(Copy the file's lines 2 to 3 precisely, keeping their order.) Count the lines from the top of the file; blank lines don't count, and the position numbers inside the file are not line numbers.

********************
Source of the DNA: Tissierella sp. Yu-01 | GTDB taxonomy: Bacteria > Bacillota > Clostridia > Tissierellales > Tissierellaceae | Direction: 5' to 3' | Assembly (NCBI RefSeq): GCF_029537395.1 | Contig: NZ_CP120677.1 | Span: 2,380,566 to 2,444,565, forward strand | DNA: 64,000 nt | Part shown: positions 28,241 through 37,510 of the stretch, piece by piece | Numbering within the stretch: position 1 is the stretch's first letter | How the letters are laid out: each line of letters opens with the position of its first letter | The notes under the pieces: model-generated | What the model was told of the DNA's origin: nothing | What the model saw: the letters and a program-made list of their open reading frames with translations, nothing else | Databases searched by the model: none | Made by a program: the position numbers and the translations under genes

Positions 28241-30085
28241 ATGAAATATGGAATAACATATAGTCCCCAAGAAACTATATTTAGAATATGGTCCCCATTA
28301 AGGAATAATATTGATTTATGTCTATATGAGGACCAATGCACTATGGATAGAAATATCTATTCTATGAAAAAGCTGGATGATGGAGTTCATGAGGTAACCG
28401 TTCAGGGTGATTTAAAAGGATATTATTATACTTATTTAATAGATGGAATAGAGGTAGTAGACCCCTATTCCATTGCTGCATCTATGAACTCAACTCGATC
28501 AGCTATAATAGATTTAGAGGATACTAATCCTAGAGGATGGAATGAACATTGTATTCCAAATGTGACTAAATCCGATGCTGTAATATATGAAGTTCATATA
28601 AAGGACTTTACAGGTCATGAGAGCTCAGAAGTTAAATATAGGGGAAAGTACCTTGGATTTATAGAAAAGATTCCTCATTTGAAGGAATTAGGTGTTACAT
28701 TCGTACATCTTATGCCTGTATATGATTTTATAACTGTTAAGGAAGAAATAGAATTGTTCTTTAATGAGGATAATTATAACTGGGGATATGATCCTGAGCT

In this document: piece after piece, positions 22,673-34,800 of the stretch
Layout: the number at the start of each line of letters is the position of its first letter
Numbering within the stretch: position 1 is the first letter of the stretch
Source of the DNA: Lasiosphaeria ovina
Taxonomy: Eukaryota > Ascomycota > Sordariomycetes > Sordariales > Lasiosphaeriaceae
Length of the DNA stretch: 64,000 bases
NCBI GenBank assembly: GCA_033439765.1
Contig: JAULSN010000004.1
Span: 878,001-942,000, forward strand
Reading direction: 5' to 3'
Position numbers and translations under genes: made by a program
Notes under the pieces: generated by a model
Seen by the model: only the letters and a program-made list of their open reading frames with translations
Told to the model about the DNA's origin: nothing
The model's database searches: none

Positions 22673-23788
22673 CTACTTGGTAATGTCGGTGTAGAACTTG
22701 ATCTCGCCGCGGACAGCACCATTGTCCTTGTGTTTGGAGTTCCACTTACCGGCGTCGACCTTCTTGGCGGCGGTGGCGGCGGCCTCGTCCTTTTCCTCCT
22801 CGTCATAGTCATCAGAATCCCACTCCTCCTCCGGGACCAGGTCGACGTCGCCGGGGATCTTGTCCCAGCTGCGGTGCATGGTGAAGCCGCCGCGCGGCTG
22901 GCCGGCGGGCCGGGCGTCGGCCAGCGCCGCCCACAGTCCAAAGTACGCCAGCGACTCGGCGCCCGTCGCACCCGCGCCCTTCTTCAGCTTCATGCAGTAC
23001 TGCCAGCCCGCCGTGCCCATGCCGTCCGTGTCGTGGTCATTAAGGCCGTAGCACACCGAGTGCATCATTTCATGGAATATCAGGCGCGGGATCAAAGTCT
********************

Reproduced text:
Positions 28241-30085
28241 ATGAAATATGGAATAACATATAGTCCCCAAGAAACTATATTTAGAATATGGTCCCCATTA